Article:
03 Apr Camera Firmware Updates, A Good or a Bad Thing?
Source: Fujifilm Insider
There is a recent trend in digital cameras with manufacturers adding features after a model has been released via firmware updates. The most notable example of this is Fuji with their KaiZen updates. Fuji has gotten a lot of praise for this practice, and now other manufacturers are following suit. While this trend has generally gotten a lot of positive praise for manufacturers listening to their customers, I can’t help but play devil’s advocate here and present the somewhat cynical counter argument:
Are manufacturers trying to apply a variation of the subscription model that has been so successful in software to cameras? Shouldn’t manufacturers release cameras that are fully functional to start with?
Now I just want to be clear. I’m just presenting this as a counter argument. I’m not necessarily saying that I agree or that this is where I stand, except in the specific case I outline below. I just think it’s important to hear both sides of this argument.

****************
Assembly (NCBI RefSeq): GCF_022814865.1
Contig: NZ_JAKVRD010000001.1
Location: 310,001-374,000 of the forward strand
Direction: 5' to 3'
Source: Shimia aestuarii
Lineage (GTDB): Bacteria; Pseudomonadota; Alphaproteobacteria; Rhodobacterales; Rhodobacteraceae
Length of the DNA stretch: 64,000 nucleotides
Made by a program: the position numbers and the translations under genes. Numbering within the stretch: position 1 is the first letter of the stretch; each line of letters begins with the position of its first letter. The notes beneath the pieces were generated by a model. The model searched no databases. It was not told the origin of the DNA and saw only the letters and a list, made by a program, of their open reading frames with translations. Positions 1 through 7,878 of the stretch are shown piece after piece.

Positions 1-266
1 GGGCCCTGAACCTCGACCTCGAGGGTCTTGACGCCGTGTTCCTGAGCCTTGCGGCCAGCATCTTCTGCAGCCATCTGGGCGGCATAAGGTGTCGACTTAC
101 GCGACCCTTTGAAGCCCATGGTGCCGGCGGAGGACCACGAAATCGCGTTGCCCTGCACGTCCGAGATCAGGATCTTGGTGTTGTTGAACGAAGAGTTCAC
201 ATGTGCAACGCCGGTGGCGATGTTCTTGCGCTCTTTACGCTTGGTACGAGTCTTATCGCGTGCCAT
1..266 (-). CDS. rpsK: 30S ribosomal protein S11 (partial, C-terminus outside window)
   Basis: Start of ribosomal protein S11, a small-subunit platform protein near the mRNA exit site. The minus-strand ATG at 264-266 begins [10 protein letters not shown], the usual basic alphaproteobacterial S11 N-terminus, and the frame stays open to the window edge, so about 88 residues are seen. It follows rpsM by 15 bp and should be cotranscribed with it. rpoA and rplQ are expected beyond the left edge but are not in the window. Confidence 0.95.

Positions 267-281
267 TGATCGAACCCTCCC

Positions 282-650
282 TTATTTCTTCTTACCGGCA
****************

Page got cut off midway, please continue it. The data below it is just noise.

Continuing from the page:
Take Fuji for example. When the X-Pro 1 was first released, I was one of the first people to buy it. While it was an ok camera that received a lot of acclaim from a segment of the market that wanted a low-cost digital rangefinder, it had some serious issues with stability and functionality. It would lock up, the focus was slow and often inaccurate. Fuji released several updates over the course of the cameras life that added functionality and fixed the issues. I never agreed with the widespread praise of Fuji for this. In my opinion, they released a camera that had what amounted to beta firmware. I felt at the time that when you buy a camera, you should be buying it for what it was there and then, not what it might be a year down the road. And yet, it seems this idea of releasing a camera and then improving it later seems to have taken off….
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